Forecasters are fallible
Economists and forecasters have been unanimously expecting a slowdown in GDP growth in 1Q19. But after high frequency data over the past three months, we now call for a strengthening. So what exactly has changed? While it appeared that economic momentum was losing momentum, March industrial production data suggested otherwise. So let’s try to assess all of the components on the production side of GDP.
The agriculture instability
The agricultural sector was a positive contributor in 2018, posting strong growth rates throughout the year, with a 5.3% YoY increase in the value added, on average. This means a high base for 2019 - a year which started with a drought. Based on available data for the first two months, the agricultural products index of sales volume dropped by 2.7% YoY. This calls for a small (around 0.1 - 0.2ppt) negative contribution to GDP growth in 1Q19.
Sales of agricultural products and contribution to GDP growth
The industry amplification
After a poor year in 2018, which saw an increase in production volume of just 3.6% YoY as well as a gloomy external outlook, we expected only a mild rebound. However, car manufacturing has finally picked up, mainly due to production of the new Audi Q3 model restarting in Győr in northwest Hungary. This could increase output by around 30% this year, providing a good opportunity for strong growth. The carmaker Audi agreed to increase wages after a workers' strike and quickly recovered its lost production, as did other manufacturers. Electronics and other main manufacturing segments also remained strong in 1Q19, despite the Brexit story, the ongoing trade war and the German slowdown.
Speaking of Germany, it seems that the decoupling of Europe's biggest economy from Hungary has continued. Domestic demand in Hungary is still strong, driving industrial sales. However, as Hungary (and Poland) are involved in the early phases of global value chains, we can assume that Hungarian industry and PMI figures serve as a leading indicator for Germany. In any event, the 6.2% YoY growth in industrial production in 1Q19 could translate into a similar increase in the value added. Against this backdrop, we could easily see a contribution of more than 1ppt to GDP growth.
Industrial production, value added and contribution to GDP growth
The construction explosion
The construction industry has been living its best life in the past couple of years, which stems from three different sources:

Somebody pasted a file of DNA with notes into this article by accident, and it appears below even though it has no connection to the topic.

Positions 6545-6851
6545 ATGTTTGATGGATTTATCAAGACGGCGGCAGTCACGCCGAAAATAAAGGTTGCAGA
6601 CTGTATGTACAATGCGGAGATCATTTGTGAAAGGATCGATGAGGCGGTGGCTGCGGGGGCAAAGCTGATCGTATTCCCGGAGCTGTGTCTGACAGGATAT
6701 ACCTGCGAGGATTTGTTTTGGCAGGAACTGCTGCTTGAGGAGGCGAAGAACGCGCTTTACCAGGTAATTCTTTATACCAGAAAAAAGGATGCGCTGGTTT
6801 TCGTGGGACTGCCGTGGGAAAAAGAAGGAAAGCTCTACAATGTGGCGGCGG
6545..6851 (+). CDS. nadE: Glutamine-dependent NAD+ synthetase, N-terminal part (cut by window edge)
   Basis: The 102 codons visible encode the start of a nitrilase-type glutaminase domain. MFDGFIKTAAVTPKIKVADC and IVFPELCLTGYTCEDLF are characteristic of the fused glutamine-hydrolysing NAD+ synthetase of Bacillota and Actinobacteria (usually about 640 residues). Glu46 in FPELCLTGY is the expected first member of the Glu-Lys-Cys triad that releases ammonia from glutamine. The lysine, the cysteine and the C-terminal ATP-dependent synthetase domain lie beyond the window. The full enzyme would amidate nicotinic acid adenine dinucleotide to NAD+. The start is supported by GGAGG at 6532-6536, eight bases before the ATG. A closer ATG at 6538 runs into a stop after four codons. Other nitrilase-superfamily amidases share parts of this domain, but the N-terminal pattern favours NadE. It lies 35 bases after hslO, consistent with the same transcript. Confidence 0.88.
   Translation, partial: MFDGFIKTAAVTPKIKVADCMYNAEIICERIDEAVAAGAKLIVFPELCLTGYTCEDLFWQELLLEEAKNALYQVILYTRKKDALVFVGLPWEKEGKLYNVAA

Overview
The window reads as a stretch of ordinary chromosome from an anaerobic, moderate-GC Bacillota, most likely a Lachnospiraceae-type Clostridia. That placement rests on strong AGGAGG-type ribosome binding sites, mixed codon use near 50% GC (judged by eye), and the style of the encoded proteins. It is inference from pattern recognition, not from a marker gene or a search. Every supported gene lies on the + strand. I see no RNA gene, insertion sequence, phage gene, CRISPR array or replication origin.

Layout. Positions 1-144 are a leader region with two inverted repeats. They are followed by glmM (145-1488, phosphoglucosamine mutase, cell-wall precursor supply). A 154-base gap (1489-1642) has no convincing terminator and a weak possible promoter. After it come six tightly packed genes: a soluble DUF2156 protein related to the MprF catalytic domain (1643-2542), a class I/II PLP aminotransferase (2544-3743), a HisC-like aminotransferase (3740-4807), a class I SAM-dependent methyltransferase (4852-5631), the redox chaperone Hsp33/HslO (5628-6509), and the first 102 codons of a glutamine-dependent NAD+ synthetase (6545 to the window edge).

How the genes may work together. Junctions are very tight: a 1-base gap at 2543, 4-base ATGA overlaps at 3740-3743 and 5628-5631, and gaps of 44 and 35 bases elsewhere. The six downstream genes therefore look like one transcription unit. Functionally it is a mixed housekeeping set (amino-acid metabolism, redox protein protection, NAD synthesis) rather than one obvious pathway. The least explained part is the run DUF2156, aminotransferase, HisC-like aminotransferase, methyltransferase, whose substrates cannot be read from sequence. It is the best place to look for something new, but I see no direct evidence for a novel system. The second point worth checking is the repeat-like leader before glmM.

- EU projects are providing strong demand in infrastructure development.
- Labour shortages and strong domestic demand are pushing manufacturers to enhance their production and storage capacities.
- And the housing boom, which is fed by strong wage growth and government programmes.
Against this backdrop, construction output increased by 30% in 2017 and 22% in 2018. The market expected a further deceleration in 2019. In contrast, the construction sector posted a 29% and a 48% YoY increase in January and February, respectively. Taking into consideration the low base in March 2018 (a 0.5% YoY increase coupled with an almost 10% MoM drop), we could see a 70% YoY increase this March. This would mean 50% YoY growth in construction output in the first quarter and a roughly 2ppt contribution to GDP growth.
Construction output, value added and contribution to GDP
The services catalyst
To assess the performance of services, we need to rely on the monthly data of retail sales, along with figures on wage growth. It would be hard to argue for a deceleration here. Despite the high base and the increase in fuel prices, the volume of retail sales turnover increased by 6.6% YoY in 1Q19, more or less the same rate as in 2018 as a whole and a rebound from 4Q18. Net wages rose by 11.4% in January-February, roughly unchanged compared to the average of last year. This counts as a positive surprise as minimum wages for both skilled and unskilled labour increased by just 8% and the market expected high single-digit wage growth. Against this backdrop, it’s hard to imagine that the contribution of the services sector will retreat from the 2.3ppt contribution measured in 4Q18.
The retail sector turnover and performance of services
The tax revenue conjecture
Only one component remains, which is the balance of taxes and subsidies. This is (in a practical way) the income of the government or the net tax effect. The contribution of taxes has been significantly positive since 2014 when the government started a series of programmes to reduce the shadow economy. In 2019, the government expanded the number of sectors which are now obliged to have an online cash register, while also introducing online accounting and billing for invoices having above HUF 100k tax content. So what to expect this year? VAT revenues increased by 41.7% YoY in 1Q19, while the total amount of tax collected (direct and indirect) rose by 24% YoY. Tax revenues increased by 8% on average in 2018 and the GDP contribution came in at 0.8ppt. Even if we are ultra conservative, we can count on at least a 1ppt contribution.
Budgetary developments and the contribution of net taxes to GDP growth
The big bang
All that's left to do now then is add up the estimated contributions from each sector. Agriculture (-0.2ppt), industry (1.1ppt), construction (1.8ppt), services (2.3ppt) together with the balance of taxes and subsidies (1.0ppt) equate to 6.0% YoY GDP growth, a new record high. It would also mean a 2.3% quarter-on-quarter growth rate, roughly 0.2ppt higher than the previous record.
So please buckle up, Hungary's putting the pedal to the metal.